Trial (Sort of) Begins Over Police Officer’s Conduct in Eric Garner’s Death

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It’s been five years since Americans saw a cellphone video of Eric Garner wheezing “I can’t breathe” as a police officer appeared to put him in a choke hold. Garner would later die, and the officer’s actions would get part of the blame.

That officer, Daniel Pantaleo, is now finally facing some sort of accountability for his actions. A departmental trial is supposed to determine whether Pantaleo violated the law, or even just violated police procedures, on that day. He could be fired. Or he could lose some vacation days. Or nothing might happen at all.

The police who confronted Garner suspected he was illegally selling “loosies,” single cigarettes, to people who want to get around New York City’s incredibly high cigarette taxes. Garner refused to cooperate with the cops, and the cops responded with the violent and ultimately fatal takedown.

It has taken years for the New York Police Department to take any sort of action here, in part because they were waiting to see if the Department of Justice was going to get involved. The district attorney for the Staten Island area sent a case to a grand jury in 2014, but the jurors declined to indict.

Of the police slayings that have sparked protests over the last few years, Garner’s was particularly egregious, given he was not himself accused of any violent activity. He had a long history of getting in trouble with police, but only for low-level offenses like selling loose cigarettes and possessing marijuana.

This trial is supposed to determine what sorts of consequences Pantaleo will face. But it’s unclear whether we’ll actually learn the officer’s fate. The New York Times explains:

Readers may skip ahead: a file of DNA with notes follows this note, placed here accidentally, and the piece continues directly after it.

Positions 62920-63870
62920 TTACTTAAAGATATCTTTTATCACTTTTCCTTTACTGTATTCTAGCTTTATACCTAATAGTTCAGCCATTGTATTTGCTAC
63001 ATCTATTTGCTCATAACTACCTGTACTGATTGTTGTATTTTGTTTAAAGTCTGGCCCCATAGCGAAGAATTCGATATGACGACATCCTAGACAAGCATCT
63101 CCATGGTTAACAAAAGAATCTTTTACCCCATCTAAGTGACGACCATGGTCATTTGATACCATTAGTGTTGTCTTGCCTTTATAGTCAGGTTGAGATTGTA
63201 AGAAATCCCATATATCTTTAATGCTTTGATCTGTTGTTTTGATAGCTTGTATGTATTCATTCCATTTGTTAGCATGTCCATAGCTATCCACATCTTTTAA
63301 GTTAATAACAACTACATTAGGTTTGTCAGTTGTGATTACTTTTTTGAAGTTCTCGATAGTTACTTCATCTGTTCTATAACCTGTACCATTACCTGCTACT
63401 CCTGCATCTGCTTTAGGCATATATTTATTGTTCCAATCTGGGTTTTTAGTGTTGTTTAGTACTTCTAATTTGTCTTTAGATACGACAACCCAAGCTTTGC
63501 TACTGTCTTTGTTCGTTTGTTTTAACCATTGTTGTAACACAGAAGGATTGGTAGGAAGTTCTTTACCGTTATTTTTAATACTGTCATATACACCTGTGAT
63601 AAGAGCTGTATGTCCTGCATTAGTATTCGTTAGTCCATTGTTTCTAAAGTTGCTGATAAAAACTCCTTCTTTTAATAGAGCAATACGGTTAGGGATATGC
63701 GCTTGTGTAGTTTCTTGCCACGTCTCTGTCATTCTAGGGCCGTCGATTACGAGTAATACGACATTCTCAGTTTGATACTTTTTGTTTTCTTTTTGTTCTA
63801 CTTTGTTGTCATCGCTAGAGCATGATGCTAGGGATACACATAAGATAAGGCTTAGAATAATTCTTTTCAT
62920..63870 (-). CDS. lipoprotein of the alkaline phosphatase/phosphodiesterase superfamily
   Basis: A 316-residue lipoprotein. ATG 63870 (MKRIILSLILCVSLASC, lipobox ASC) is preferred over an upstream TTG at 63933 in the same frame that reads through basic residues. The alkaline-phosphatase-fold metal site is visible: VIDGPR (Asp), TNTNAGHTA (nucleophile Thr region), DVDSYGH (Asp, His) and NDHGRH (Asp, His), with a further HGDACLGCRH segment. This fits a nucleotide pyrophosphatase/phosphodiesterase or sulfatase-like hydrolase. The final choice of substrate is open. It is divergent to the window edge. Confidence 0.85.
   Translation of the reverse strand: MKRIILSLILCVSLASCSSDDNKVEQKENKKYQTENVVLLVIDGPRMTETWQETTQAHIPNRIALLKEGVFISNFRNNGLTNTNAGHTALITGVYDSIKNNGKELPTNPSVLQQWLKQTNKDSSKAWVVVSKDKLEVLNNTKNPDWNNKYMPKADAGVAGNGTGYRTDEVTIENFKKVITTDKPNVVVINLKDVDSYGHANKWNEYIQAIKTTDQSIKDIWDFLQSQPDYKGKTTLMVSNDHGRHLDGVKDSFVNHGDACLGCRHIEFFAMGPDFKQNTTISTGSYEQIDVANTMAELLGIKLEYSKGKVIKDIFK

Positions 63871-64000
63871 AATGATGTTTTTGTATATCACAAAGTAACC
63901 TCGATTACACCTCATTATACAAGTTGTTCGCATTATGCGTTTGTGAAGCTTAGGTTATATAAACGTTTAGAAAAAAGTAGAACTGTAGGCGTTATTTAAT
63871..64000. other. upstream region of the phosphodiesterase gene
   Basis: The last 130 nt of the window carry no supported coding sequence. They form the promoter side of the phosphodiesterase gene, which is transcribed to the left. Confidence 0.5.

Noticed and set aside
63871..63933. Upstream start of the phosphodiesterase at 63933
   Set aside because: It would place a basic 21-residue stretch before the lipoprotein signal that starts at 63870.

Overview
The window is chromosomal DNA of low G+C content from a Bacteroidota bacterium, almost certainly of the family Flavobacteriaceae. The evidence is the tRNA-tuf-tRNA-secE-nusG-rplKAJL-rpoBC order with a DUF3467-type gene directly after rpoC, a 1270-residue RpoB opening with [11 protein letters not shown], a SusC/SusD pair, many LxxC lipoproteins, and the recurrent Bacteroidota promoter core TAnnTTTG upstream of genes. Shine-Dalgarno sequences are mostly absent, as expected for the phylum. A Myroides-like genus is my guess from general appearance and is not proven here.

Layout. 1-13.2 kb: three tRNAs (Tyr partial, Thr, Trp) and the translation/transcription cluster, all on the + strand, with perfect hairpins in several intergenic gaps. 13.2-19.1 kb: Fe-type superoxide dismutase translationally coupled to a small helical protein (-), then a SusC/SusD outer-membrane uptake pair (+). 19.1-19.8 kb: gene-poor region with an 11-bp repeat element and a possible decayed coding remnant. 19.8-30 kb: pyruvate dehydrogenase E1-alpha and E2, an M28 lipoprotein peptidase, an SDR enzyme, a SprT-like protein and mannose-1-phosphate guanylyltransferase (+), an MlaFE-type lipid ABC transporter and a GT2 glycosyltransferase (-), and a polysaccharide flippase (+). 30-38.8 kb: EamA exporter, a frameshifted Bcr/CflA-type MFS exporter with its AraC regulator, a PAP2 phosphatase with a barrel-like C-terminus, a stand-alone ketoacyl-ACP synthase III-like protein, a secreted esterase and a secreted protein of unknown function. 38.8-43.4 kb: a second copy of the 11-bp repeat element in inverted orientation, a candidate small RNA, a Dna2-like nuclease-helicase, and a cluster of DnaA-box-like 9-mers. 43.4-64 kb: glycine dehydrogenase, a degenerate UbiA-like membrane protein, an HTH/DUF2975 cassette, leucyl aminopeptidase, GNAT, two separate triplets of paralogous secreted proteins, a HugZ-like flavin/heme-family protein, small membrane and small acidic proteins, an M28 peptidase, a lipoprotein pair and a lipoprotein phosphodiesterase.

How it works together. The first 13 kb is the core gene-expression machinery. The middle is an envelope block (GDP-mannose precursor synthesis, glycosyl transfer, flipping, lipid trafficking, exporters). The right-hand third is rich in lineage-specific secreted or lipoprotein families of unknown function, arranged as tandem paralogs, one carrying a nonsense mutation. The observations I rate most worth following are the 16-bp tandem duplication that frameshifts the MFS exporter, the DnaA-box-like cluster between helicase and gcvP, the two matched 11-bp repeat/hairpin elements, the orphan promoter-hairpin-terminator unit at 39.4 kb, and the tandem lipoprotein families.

The courtroom is in the Police Department’s headquarters in Lower Manhattan. The trial is open to the public, but no court transcripts will be available, and lists of testifying witnesses will not be provided.

Even the judge’s decision will be not necessarily be disclosed. It will be sent to the police commissioner, James P. O’Neill, who has the authority to uphold, modify or even vacate the ruling.

There is no mechanism for compelling Mr. O’Neill to announce his conclusion, though it is expected to be revealed by people with knowledge of the decision.

New York state law includes incredibly thorough demands that records of police conduct be kept secret, with the open goal of protecting officers from public embarrassment. The fact that Pantaleo had a history of misconduct before the confrontation with Garner only become public because somebody leaked it to the press.

California has finally changed its laws to improve access to records of police misbehavior. New York State has not followed suit. New York City passed an ordinance in 2016 that simply requires the NYPD to provide some statistical data on the number of officers who have engaged in misconduct in a given year—and the police aren’t even complying with that demand. New York desperately needs reforms to force more transparency about police conduct.


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